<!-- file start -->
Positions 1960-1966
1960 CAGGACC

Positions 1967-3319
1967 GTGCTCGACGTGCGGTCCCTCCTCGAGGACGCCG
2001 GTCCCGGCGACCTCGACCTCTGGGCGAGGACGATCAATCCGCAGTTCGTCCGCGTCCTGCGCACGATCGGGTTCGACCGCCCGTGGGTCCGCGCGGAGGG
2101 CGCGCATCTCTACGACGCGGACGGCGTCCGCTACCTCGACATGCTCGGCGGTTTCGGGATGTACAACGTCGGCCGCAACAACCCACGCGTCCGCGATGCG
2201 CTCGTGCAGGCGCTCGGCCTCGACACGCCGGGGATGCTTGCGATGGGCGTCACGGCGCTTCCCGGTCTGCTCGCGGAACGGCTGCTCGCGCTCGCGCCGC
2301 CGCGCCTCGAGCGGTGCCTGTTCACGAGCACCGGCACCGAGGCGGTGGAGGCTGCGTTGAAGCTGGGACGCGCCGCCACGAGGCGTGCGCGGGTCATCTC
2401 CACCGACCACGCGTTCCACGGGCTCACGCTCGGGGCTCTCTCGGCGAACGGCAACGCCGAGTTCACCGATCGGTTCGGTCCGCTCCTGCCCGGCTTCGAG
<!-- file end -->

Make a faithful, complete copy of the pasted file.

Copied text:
Positions 1960-1966
1960 CAGGACC

Positions 1967-3319
1967 GTGCTCGACGTGCGGTCCCTCCTCGAGGACGCCG
2001 GTCCCGGCGACCTCGACCTCTGGGCGAGGACGATCAATCCGCAGTTCGTCCGCGTCCTGCGCACGATCGGGTTCGACCGCCCGTGGGTCCGCGCGGAGGG
2101 CGCGCATCTCTACGACGCGGACGGCGTCCGCTACCTCGACATGCTCGGCGGTTTCGGGATGTACAACGTCGGCCGCAACAACCCACGCGTCCGCGATGCG
2201 CTCGTGCAGGCGCTCGGCCTCGACACGCCGGGGATGCTTGCGATGGGCGTCACGGCGCTTCCCGGTCTGCTCGCGGAACGGCTGCTCGCGCTCGCGCCGC
2301 CGCGCCTCGAGCGGTGCCTGTTCACGAGCACCGGCACCGAGGCGGTGGAGGCTGCGTTGAAGCTGGGACGCGCCGCCACGAGGCGTGCGCGGGTCATCTC
2401 CACCGACCACGCGTTCCACGGGCTCACGCTCGGGGCTCTCTCGGCGAACGGCAACGCCGAGTTCACCGATCGGTTCGGTCCGCTCCTGCCCGGCTTCGAG